From the way that the Anglo media are treating the October 2 Brazilian first-round presidential elections, a casual news consumer may get the impression that the Brazilian Workers Party suffered a crushing defeat. It takes an incredible amount of spin to create this impression. In order to pull this off, several important facts have to be downplayed or ignored.
Workers Party candidate Luiz Inacio “Lula” da Silva beat incumbent Jair Bolsonaro by 6.2 million votes. This represents the first time since the return to democracy in 1985 that a challenger has ever beaten an incumbent in a Brazilian first-round presidential election, and no incumbent has ever lost reelection.
There are reasons for this. The incumbent has the entire weight of the state behind them. This enables them to, for example, issue an executive order to bypass constitutionally mandated spending caps during election season to artificially lower the prices of food, cooking gas and gasoline, and dish out billions of reais in pork to fickle center-right allies in Congress, as Bolsonaro did this year.
Political comeback for the ages
Brazil has two-thirds the population of the US, so Lula’s win on Saturday would be the equivalent of a victory by over 9 million votes in a US presidential election—something which has not happened since 2008.
This historic victory, which beat his previous best first-round performance by 10 million votes, is even more astounding when the fact that Lula has suffered character assassination in the national and international media on a near daily basis for nine years is taken into consideration. The media treated him as guilty before proven innocent, consistently repeating outlandish accusations made by the corrupt prosecution team, as it worked closely with the US Department of Justice and FBI, while completely ignoring the defense lawyers.
An example of this is two articles that the Guardian ran during the lead-up to Lula’s arrest that falsely accused him of being involved in an “R$88 million Petrobras corruption scheme”—a charge that was dropped one week after it was used to justify the illegal forum-shopping into a friendly court run by US asset Sergio Moro. Even left press outlets like Jacobin spent years spuriously criticizing Lula and the PT during the parliamentary/judicial coup against Dilma Rousseff and the lead-up to Lula’s imprisonment. The fact that he spent 580 days as a political prisoner, specifically to remove him from the 2018 presidential elections (as demonstrated in the Vaza Jato leaks revealed by Walter Delgatti and published in the Intercept—6/9/19), and, after proving his innocence, managed to become the first challenger in modern Brazilian history to beat an incumbent in the first round, should be treated as one of the greatest political comebacks of the last century.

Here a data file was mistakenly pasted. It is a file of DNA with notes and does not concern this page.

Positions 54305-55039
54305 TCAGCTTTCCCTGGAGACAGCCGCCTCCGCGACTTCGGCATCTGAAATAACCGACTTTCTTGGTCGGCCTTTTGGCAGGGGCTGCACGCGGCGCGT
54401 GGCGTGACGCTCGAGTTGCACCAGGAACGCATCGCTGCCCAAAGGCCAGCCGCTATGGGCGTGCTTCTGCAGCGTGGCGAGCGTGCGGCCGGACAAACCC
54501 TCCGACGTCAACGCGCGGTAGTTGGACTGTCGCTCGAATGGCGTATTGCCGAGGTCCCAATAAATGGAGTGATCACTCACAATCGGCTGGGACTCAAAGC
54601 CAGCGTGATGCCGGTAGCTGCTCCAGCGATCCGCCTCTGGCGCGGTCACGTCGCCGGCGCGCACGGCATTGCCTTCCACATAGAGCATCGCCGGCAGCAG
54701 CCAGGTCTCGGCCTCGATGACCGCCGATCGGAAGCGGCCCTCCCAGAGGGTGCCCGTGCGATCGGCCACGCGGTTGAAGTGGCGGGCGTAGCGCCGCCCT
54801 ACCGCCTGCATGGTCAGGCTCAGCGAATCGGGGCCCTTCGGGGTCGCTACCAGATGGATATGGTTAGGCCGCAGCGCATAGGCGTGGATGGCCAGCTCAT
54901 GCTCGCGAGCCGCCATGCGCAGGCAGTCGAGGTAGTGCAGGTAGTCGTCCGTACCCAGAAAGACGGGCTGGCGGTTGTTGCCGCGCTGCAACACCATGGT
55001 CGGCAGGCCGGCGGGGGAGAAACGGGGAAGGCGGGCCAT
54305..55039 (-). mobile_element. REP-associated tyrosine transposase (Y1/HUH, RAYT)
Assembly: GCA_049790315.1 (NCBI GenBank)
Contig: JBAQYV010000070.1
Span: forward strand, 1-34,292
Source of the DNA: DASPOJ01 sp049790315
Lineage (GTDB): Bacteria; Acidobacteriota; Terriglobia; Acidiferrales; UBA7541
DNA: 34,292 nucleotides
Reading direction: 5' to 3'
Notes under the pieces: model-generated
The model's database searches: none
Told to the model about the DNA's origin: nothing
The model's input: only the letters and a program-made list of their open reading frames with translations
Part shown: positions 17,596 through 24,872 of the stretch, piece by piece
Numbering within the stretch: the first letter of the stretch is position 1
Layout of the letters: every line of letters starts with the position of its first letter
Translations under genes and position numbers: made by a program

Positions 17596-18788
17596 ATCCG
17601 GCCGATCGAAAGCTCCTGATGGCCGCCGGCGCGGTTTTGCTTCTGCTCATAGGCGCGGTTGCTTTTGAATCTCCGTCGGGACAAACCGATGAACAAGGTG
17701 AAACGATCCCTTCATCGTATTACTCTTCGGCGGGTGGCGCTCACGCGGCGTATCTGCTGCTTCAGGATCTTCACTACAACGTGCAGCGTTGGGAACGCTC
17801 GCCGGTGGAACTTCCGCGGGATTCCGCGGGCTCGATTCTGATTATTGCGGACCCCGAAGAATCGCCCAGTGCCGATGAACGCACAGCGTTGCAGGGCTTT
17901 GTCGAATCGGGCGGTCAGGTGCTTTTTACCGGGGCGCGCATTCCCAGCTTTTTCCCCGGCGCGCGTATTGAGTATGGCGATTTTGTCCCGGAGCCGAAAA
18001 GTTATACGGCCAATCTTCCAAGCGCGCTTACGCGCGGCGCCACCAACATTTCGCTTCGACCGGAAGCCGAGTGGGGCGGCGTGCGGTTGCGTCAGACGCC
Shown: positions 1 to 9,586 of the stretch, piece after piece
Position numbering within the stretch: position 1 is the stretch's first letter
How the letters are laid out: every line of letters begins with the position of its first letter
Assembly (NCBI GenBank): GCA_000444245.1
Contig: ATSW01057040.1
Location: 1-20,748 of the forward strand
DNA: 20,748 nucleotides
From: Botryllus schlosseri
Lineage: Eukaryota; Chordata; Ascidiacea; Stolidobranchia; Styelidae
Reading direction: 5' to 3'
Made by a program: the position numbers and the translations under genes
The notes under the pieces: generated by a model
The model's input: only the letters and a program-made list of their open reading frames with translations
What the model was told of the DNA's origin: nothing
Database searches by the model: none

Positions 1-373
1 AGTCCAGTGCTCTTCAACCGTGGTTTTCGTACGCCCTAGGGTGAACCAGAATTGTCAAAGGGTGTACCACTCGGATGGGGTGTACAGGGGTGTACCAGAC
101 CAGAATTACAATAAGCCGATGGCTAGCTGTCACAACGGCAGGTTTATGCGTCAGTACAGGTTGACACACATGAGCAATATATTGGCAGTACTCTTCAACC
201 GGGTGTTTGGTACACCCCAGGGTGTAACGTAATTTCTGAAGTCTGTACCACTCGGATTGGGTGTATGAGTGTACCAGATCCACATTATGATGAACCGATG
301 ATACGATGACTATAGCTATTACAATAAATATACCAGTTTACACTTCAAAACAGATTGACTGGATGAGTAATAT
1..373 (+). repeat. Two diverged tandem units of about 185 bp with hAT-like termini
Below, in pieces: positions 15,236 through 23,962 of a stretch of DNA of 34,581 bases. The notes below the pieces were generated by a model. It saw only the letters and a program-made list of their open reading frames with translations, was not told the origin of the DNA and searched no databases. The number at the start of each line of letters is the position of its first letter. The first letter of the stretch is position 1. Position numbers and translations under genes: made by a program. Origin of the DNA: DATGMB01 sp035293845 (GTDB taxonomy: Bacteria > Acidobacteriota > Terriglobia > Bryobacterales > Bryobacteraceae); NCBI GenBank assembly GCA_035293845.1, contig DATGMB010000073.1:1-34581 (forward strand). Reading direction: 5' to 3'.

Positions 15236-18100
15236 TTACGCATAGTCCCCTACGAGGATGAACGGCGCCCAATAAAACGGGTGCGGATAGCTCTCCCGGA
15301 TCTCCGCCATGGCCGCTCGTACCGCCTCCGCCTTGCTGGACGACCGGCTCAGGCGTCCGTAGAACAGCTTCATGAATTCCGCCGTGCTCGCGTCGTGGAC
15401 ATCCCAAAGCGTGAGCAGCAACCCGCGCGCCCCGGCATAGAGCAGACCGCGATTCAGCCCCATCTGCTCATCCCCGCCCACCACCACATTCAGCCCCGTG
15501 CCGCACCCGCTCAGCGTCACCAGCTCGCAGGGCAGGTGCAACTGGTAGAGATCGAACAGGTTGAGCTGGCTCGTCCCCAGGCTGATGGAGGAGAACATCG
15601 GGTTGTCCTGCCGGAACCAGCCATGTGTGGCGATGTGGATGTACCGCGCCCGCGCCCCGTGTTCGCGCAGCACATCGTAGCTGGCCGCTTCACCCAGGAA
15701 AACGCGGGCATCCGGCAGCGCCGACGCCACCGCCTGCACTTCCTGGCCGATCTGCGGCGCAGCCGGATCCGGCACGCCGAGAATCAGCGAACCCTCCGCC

The Workers Party increased its number of representatives in national Congress by 21%, from 56 to 68. This marks a comeback after a long, demoralizing period from the beginning of the illegitimate Michel Temer government through the last four years of the Bolsonaro administration, returning the PT’s representation in Congress to where it was during the Dilma Rousseff presidency. Furthermore, its two inner-circle federation allies (PCdoB and PV) picked up an additional 12 seats, raising the number of lawmakers expected to vote en bloc on every bill to 80.
To this, you can add the 12 members of congress elected by PT’s traditional congressional ally the PSOL, which increased its number of lawmakers by 20%, thanks to a stunning performance by housing movement leader Guilherme Boulos, who received over 1 million votes in São Paulo’s statewide elections, making him the most highly voted candidate in a very conservative state. PSOL also registered two historic firsts, as two of its candidates, Célia Xakriabá and Sônia Guajajara, became the first Indigenous people elected to federal congress from the states of Minas Gerais and São Paulo.